J Orofac Pain 28 (2014), No. 3 24. July 2014
J Orofac Pain 28 (2014), No. 3 (24.07.2014)
Beliefs and Distress About Orofacial Pain: Patient Journey Through a Specialist Pain Consultation
Bonathan, Christine J. / Zakrzewska, Joanna M. / Love, Jenna / Williams, Amanda C. de C.
Aims: To explore patients' understanding of their orofacial pain, as this is an under-researched area despite emerging as a common aim of consultation.
Methods: Twelve people with chronic orofacial pain were interviewed shortly before their first consultation at a specialist facial pain clinic about their understanding of their pain, and they completed self-report measures of distress and pain interference. A day after the consultation, they wrote a short letter about how they now understood their pain and were then interviewed by phone. All accounts were analyzed using thematic analysis.
Results: Four themes emerged across preconsultation and postconsultation data: the need for information to counteract helplessness; worry as part of making sense of pain; validation of the pain experience (all predominant preconsultation); and the importance of trust (reflecting changes in understanding since consultation). Most patients changed their understanding of pain and resolved their worries to some extent, and they reported reduced distress and less interference.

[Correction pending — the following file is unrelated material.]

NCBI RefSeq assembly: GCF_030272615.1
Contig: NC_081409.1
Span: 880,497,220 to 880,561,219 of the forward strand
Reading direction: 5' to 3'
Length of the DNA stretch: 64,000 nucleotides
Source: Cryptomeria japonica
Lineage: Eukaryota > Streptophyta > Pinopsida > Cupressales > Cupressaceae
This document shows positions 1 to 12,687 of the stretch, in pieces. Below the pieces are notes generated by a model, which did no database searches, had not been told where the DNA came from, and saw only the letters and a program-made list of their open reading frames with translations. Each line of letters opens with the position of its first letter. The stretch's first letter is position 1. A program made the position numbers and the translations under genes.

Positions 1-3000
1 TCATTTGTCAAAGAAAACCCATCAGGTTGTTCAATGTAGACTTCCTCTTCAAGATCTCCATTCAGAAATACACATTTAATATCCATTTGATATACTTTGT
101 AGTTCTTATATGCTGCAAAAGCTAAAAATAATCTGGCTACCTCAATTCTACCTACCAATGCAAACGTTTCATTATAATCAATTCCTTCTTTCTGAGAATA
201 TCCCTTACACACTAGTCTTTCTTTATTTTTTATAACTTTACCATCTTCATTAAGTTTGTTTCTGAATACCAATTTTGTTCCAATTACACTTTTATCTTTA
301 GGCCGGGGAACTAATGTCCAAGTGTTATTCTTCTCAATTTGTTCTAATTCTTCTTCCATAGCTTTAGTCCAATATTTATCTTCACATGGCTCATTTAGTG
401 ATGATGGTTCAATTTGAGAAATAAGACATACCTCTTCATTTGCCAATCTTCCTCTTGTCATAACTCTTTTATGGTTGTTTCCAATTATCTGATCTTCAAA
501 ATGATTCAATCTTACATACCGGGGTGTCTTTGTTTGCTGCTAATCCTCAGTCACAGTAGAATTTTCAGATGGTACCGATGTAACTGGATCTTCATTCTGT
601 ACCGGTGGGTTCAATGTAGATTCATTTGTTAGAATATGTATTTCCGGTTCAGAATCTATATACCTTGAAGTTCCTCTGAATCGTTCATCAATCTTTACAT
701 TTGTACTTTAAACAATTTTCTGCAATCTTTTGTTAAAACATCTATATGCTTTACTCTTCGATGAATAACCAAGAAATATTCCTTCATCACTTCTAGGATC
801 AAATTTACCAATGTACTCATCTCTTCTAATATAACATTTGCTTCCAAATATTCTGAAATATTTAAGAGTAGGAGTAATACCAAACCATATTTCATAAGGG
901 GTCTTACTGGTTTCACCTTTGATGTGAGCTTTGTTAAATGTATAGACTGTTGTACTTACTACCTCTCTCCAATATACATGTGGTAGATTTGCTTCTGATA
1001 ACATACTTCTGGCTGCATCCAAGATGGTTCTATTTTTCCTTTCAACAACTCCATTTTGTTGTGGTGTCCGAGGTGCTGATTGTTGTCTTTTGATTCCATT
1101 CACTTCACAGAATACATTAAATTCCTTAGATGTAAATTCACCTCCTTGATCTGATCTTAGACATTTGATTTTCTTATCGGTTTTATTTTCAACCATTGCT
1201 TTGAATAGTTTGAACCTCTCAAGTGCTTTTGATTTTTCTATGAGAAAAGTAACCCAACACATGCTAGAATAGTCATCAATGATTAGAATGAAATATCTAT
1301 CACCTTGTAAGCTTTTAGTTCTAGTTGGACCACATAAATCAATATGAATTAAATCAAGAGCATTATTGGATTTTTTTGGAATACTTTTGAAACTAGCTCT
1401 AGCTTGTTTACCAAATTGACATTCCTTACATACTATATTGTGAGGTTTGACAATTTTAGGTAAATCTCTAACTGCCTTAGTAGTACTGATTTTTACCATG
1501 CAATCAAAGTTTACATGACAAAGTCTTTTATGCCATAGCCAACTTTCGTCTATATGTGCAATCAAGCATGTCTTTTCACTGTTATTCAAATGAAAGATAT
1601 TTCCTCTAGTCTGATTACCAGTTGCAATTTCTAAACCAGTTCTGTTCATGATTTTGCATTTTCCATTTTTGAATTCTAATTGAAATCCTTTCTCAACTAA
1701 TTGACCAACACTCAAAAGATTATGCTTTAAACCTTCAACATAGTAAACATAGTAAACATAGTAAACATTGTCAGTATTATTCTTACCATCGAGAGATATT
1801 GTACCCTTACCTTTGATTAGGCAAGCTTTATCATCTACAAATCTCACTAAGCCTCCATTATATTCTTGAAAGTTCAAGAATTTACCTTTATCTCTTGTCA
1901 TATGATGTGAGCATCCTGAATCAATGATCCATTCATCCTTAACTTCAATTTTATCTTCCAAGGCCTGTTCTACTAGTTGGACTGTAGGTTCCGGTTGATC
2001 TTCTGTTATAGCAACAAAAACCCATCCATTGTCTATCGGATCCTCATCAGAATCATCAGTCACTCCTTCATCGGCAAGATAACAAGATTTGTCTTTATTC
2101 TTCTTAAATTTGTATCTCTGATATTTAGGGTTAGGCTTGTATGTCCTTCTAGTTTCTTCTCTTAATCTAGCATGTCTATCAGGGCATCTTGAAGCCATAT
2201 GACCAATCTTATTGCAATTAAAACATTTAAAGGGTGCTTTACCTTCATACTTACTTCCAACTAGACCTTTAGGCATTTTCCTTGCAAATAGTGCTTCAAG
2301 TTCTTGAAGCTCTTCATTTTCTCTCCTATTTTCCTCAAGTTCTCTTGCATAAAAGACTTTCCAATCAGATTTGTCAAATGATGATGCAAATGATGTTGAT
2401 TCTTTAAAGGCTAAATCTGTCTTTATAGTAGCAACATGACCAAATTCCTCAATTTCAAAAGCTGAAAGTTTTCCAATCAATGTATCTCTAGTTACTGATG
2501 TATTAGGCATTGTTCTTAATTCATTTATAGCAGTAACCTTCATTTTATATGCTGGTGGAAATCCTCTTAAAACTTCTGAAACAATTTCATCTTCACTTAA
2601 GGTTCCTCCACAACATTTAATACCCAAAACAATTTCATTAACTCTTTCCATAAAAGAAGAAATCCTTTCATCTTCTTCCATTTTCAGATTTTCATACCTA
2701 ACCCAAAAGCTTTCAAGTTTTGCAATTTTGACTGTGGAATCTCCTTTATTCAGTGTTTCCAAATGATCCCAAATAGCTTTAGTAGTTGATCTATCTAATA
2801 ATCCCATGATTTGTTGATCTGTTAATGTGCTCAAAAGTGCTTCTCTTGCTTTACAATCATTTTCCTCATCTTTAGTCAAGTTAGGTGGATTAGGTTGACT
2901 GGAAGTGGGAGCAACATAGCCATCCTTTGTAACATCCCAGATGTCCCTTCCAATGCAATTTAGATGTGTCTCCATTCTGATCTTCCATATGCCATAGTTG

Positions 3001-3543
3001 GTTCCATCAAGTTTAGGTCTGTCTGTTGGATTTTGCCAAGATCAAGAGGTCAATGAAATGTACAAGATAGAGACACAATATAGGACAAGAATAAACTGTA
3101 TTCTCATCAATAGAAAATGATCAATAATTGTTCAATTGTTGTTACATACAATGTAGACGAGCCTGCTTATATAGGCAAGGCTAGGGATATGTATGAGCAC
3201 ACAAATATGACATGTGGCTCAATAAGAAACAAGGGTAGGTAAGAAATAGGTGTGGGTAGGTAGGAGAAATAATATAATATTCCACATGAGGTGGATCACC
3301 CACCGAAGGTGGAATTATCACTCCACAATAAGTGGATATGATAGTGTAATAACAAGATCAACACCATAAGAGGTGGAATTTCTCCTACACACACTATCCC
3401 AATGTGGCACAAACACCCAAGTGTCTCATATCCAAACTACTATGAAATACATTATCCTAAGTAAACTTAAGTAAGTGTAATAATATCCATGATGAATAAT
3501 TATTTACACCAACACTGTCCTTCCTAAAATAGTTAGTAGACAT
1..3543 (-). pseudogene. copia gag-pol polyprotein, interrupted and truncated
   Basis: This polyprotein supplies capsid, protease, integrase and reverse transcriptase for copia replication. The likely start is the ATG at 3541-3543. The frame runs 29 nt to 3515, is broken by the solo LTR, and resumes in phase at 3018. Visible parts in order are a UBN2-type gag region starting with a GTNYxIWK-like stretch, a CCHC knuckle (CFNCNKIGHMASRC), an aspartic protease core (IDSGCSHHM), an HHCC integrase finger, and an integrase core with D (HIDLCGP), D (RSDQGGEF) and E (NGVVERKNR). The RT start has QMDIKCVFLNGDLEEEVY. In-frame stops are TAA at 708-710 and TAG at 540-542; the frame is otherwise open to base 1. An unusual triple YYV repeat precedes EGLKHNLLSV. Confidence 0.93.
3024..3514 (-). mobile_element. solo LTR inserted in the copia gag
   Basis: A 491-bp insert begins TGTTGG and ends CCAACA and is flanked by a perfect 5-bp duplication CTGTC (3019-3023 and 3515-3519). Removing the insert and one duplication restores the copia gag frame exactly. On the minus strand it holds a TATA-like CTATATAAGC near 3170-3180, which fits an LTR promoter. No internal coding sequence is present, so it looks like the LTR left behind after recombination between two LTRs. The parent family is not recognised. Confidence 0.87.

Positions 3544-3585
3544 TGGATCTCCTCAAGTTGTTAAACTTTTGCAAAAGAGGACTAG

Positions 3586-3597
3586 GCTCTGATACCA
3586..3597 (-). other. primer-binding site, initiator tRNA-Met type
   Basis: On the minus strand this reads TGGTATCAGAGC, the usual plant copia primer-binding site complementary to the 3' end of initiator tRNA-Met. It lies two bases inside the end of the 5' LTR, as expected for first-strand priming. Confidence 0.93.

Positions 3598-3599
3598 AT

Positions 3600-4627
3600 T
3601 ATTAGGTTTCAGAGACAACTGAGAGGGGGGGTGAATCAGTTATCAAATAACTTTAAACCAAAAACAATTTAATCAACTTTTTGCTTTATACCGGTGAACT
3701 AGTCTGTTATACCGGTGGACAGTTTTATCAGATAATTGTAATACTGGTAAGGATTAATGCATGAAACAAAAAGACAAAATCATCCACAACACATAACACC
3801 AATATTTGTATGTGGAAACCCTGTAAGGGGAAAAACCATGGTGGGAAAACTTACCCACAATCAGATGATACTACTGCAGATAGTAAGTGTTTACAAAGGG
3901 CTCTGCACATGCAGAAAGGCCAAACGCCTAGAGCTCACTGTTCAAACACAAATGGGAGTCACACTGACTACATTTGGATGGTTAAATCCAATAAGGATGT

Conclusion: Patients' fears and beliefs about chronic orofacial pain are dominated by worrying and searching for meaning before consultation. Information about their chronic pain condition counters feelings of helplessness and supports sense-making around pain when explanations are clear, are delivered sensitively from a trusted source, and take into account the patient's existing health beliefs; this promotes self-management. These findings underline the important functions of specialist consultation in achieving a shared accurate understanding of pain and options for treatment.
Keywords: chronic pain, pain explanation, qualitative analysis